Another Committee member noted that he believed the Committee was on the right track with respect to the agenda decision, and noted that he did share a couple of the concerns already expressed. In relation to the reference to operating income in the agenda decision, he noted that there was some guidance around this in BC56 to IAS 1 and questioned whether the comments in the agenda decision somehow superseded that guidance, or if BC56 would still apply, and noted that a reference should be made to BC56.

Another Committee member also expressed concerns with respect to the reference to operating income in the agenda decision, and noted that regulators in North America were concerned with the inclusion of such a measure because there was no common definition as to what was and what was not included in such a measure. He noted that adding a comment in the agenda decision that this was a subtotal that was commonly used, without any guidance with respect to what was included in the amount concerned him. With respect to hypothetical information, he noted that he shared the views expressed by the IASB member. He noted that IFRS 3 clearly acknowledged that pro forma information presented as if a business combination had been effected at the beginning of the year was useful information, and that it could be argued that this was hypothetical information (because the business combination did not actually occur on that date). He questioned what precluded an entity from adding this information in a column in the financial statements (other than the ability for the information to be audited). With respect to presentation of additional statements, he questioned whether this would actually be precluded by IAS 1, and expressed concern that the agenda decision was going beyond stating the principles in the Standard.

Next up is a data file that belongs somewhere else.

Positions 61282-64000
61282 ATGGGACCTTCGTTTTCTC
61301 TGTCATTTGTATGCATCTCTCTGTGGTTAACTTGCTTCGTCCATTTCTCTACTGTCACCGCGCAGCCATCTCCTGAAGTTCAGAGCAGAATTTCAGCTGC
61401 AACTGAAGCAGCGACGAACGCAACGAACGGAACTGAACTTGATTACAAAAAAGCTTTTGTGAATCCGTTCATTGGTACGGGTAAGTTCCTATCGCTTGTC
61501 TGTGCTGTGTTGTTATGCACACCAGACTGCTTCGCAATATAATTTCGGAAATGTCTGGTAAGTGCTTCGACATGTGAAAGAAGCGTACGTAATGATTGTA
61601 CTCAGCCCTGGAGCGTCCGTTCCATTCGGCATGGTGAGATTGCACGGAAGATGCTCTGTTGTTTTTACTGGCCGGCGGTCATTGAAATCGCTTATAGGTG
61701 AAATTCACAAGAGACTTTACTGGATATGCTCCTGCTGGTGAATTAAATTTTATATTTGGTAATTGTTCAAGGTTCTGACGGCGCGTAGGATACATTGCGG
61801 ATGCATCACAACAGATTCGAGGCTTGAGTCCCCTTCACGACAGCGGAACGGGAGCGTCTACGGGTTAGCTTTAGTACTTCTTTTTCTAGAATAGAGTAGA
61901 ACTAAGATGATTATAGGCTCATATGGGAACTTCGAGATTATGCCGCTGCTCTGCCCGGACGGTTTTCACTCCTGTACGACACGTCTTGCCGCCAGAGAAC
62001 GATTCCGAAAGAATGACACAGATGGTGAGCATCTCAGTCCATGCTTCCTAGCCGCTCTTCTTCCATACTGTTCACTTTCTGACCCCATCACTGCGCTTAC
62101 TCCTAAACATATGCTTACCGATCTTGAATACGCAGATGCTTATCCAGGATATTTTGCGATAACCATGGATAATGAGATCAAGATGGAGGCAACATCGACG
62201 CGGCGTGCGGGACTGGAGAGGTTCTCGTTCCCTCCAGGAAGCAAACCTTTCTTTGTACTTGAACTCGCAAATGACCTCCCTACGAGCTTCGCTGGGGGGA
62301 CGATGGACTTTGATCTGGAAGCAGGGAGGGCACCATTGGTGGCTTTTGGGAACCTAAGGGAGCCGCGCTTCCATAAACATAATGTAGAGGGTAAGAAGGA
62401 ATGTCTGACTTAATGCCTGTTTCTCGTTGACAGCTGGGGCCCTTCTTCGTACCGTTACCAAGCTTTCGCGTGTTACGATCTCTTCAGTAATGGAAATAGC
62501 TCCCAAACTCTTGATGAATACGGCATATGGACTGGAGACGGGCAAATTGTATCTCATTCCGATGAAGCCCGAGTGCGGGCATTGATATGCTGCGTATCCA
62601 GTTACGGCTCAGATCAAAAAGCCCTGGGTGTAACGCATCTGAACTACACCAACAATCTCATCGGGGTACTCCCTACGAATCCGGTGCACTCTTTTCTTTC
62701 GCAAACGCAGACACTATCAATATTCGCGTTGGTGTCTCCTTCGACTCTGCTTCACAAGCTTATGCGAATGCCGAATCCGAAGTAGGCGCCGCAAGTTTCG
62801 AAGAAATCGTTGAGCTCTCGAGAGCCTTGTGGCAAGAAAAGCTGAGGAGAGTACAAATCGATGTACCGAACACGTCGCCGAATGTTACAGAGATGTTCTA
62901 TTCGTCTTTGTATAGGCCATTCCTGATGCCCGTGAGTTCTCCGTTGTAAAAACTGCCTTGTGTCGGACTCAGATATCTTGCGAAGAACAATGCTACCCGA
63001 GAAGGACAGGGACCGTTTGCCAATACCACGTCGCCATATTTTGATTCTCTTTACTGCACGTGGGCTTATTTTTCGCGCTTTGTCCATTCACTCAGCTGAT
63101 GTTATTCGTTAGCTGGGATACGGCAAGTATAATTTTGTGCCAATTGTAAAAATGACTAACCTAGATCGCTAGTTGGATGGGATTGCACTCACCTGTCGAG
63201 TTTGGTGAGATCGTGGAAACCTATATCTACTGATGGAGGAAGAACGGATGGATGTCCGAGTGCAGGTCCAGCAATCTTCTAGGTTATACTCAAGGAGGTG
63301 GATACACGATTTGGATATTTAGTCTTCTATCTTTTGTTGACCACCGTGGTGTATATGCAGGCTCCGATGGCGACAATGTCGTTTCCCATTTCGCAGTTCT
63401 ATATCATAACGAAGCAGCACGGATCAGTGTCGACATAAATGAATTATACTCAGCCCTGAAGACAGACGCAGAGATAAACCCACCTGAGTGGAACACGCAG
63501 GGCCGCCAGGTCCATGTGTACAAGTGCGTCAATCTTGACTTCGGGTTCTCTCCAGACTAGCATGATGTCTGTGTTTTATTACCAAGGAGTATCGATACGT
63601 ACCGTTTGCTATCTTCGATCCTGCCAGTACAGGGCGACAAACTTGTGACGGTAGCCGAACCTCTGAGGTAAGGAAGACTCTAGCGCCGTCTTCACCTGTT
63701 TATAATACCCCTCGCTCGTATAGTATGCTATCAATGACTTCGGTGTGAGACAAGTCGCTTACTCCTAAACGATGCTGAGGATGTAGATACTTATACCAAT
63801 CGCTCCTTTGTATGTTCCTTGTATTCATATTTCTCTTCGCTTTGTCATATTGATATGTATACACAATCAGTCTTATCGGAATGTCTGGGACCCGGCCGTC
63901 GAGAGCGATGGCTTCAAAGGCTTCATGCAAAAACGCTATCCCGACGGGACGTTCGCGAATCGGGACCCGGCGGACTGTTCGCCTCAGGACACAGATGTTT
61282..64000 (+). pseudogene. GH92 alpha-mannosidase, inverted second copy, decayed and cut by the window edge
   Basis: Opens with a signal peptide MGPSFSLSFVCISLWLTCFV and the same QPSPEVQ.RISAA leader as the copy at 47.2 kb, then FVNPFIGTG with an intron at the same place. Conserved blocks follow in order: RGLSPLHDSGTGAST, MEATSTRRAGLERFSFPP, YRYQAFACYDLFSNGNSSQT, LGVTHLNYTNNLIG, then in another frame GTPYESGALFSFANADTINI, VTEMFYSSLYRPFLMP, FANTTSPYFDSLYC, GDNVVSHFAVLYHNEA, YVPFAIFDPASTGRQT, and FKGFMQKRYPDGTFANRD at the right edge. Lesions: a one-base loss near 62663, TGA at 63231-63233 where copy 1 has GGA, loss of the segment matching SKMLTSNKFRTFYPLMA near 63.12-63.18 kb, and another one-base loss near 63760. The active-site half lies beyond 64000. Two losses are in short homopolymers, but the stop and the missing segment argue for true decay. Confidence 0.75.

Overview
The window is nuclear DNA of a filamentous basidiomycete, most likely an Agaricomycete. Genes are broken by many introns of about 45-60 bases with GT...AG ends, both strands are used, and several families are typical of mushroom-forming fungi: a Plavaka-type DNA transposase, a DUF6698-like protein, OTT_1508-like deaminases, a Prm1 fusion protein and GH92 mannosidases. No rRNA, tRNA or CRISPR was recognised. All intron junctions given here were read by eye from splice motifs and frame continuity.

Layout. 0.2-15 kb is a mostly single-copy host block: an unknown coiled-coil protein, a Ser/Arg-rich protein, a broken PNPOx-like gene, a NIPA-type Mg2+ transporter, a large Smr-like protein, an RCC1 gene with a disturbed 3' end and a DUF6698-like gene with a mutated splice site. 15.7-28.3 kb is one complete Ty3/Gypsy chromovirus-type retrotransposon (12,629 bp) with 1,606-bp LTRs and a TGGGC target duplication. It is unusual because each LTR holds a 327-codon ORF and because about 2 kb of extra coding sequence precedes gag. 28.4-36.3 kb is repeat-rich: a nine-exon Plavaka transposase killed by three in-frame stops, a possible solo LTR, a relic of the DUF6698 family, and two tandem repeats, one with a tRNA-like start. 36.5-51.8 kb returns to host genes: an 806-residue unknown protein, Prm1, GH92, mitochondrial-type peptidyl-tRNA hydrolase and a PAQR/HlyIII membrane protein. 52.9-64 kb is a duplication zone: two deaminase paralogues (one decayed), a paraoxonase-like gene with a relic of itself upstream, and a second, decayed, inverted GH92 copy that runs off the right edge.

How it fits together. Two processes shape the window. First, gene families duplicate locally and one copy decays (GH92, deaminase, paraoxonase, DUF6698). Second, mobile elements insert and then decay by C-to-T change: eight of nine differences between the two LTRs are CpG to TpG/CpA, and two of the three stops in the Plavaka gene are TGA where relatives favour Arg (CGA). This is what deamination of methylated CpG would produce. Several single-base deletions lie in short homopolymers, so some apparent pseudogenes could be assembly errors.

Another Committee member noted that he thought the Committee was moving in the right direction with respect to emphasising principles in the agenda decision. However, he noted that he did not see the addition of the reference to operating income as helpful, and added that it may create further confusion, and would be better left out. He noted that he agreed with several other Committee members that there was nothing in IAS 1 that precluded an additional statement, and added that in certain jurisdictions (for example, Brazil), entities were actually required to include other statements in a set of IFRS compliant financial statements, and therefore, noted that he would be concerned with the Committee stating that entities could not have an additional statement included in the financial statements. He also expressed concerns with ‘what if’ accounting being included on the face of the statement of financial performance, and noted his preference for such information, if included, to be included in the notes.

Another Committee member noted that hypothetical information was not always irrelevant, noting that IAS 1 says that it is a judgement as to whether information would be considered relevant or not.